Indeed, a blue link a bit later reveals that indeed this is based on Blanchard’s transsexualism, which Ed reckons was rejected because of “the implication that transsexuals were men, rather than women in men’s bodies.” In fact, had Ed bothered reading the Wikipedia page he linked to, he would have seen the bulky scientific criticism.

Then there’s the fact that Bailey’s book is probably also crap. Often, scientists publish books when they can’t get things published in journals. Books aren’t subject to the stringent peer review that journal articles are, so if you’ve something scientifically poor, but might appeal to some people as it confirms their prejudices, then publishing a book is the way to go. Far from being a gold standard of evidence, a popular science book is one of the worst things there is.

Having undertaken slightly more research than Ed, I read the Wikipedia page on the book. There’s a lot of scientific criticisms alongside huge concerns about Bailey’s research ethics. This doesn’t stop Ed from insisting the book has merit because fellow popular science author Steven fucking Pinker liked it.

After that, the article kind of unravels. Ed has a brief foray into some gender essentialist nonsense, which is pure, unevidenced “I think” with a little attempt to get a dig in at feminism, and then suggests that maybe the current way of treating gender dysphoria is crap because in France, autism treatment is crap.

Now, there are criticisms to be made of the way that trans people are treated by the medical establishment, but not the way that Ed has. Take a look at the discussions surrounding #transdocfail for how poorly trans people are still treated, and accept that this is likely to be a confounding variable when assessing the efficacy of treatement.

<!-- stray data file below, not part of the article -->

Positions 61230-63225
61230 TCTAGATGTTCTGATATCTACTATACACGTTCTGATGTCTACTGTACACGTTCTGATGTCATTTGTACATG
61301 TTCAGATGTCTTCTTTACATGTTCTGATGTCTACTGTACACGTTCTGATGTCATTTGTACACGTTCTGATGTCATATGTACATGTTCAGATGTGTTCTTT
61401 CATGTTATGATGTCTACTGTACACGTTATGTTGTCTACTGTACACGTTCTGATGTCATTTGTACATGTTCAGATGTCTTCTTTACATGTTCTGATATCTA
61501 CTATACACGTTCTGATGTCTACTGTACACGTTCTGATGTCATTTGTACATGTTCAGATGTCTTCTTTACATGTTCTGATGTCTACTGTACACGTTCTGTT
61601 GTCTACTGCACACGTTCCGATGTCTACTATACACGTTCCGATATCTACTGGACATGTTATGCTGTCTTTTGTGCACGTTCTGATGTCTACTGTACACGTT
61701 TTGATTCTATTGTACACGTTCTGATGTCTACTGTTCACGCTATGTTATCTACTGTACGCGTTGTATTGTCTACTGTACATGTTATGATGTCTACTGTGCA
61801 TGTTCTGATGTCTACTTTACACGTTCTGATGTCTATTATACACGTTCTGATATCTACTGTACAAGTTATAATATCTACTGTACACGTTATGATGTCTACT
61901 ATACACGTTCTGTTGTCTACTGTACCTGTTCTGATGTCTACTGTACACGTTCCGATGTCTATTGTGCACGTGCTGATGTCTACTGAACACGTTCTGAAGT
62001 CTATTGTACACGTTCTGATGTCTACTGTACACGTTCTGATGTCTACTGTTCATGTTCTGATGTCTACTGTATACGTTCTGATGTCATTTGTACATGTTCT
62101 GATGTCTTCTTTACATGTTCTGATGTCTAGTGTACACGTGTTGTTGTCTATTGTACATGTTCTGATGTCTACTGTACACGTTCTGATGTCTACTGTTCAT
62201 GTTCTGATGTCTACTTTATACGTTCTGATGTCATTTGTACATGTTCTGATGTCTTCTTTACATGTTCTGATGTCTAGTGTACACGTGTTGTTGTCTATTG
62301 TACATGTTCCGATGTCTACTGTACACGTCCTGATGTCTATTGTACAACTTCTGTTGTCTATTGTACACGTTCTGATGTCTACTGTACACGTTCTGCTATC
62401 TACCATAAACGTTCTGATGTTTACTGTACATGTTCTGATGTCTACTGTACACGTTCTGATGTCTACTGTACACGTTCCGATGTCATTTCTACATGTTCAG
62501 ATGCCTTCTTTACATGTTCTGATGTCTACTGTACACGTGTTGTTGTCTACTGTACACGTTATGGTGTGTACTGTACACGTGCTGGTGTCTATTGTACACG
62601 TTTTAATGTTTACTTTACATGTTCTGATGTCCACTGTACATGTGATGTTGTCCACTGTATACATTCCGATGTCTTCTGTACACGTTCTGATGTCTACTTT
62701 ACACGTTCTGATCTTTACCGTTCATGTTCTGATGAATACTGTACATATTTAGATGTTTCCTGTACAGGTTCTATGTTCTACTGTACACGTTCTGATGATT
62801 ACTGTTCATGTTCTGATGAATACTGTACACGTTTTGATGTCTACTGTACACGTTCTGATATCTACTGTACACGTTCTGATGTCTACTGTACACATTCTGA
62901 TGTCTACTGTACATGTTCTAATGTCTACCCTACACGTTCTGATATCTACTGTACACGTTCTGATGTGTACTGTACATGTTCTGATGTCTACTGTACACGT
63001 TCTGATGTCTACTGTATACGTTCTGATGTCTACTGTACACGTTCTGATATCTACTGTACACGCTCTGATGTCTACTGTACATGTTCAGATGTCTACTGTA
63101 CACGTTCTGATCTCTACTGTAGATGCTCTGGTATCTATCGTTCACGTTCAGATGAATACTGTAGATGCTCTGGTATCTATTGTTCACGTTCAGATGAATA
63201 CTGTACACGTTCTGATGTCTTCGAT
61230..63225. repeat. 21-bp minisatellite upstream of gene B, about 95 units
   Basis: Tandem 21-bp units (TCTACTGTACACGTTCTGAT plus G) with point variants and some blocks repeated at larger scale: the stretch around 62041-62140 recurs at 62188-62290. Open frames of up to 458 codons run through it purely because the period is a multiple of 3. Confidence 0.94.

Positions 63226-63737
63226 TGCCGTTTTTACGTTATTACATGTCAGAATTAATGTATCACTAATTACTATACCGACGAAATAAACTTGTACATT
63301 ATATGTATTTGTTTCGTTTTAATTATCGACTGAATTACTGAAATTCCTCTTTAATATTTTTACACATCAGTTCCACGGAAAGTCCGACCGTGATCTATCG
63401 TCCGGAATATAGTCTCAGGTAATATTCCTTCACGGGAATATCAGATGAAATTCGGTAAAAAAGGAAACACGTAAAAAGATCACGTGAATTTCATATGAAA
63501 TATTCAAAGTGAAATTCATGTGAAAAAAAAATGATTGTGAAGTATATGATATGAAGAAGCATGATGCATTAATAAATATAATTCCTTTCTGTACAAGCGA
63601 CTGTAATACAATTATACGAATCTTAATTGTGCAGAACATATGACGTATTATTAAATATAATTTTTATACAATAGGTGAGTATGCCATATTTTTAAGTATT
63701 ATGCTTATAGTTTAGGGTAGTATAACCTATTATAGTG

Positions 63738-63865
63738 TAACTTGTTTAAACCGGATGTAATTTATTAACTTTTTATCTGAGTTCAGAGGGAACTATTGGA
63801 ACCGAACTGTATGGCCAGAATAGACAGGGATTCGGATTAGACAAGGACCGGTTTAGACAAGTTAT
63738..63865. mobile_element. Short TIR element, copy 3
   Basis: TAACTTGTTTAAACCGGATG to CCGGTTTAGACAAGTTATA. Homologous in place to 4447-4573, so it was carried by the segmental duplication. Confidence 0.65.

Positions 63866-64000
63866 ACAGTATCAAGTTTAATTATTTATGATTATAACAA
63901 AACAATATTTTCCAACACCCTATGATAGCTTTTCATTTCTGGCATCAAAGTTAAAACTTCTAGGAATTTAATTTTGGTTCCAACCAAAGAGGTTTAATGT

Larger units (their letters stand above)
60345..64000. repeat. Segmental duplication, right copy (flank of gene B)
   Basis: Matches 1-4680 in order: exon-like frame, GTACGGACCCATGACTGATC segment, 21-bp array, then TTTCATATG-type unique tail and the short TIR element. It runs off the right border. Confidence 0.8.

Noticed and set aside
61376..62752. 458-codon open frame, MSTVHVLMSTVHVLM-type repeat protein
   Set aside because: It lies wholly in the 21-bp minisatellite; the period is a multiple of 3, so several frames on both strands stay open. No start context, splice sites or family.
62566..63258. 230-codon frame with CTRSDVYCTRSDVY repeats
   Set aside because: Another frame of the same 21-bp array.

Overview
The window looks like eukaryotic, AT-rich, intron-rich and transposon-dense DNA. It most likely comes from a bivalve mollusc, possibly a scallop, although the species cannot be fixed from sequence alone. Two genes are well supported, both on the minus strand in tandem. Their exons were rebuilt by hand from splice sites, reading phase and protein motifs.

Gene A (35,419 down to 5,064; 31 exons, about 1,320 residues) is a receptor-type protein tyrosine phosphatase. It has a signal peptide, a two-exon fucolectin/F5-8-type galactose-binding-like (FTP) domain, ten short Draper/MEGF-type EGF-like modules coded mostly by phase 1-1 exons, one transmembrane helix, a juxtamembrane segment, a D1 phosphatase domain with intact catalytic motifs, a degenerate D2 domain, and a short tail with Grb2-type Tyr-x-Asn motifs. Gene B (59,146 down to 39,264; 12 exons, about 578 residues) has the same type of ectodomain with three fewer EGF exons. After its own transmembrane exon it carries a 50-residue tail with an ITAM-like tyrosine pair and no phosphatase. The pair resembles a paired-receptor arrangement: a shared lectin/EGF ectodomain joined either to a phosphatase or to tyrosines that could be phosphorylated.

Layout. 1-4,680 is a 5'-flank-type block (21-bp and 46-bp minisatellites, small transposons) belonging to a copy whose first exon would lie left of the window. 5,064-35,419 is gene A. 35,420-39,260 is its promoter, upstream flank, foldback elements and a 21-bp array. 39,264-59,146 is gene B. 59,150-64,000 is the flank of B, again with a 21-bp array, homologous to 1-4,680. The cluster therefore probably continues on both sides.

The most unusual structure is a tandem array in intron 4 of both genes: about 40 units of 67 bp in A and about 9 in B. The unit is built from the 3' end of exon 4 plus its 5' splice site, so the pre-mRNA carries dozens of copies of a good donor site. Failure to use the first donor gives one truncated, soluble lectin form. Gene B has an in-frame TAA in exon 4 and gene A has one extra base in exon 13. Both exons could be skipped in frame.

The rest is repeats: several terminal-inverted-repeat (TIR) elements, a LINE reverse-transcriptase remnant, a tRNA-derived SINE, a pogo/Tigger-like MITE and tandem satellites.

Ed’s bigotry isn’t rational, as much as he’d like to think it is. His true motivation seems to be this:

This is the only explanation acceptable to the media and, indeed, the state, which spends a fair deal of money (which we don’t have) combating transphobia.

He chats shit. He gets called out on it. He doesn’t like it. So he makes up science to try to justify himself. Well, here’s the thing. There’s nothing rational about transphobia.


@helen_bop has pointed out to me that this article is old. Not, like, from the 1930s old, but a year old. It’s still a shitty, shitty article.

I wish Suzanne Moore would stop digging

The other day, columnist Suzanne Moore wrote a reasonably decent article about anger. I say “reasonably decent”, because it contained a honkingly problematic line:

We are angry with ourselves for not being happier, not being loved properly and not having the ideal body shape – that of a Brazilian transsexual.

This line, when viewed in the context of the sheer number of trans Brazilian women who are murdered, is not a good thing to write, as this blog by Edinburgh Eye–which I recommend you read fully–explains really well. At that point, when this was drawn to Moore’s attention, she could have apologised for a thoughtless, flippant line, apologised, learned something and we could all go on to appreciating her reasonably decent article about anger.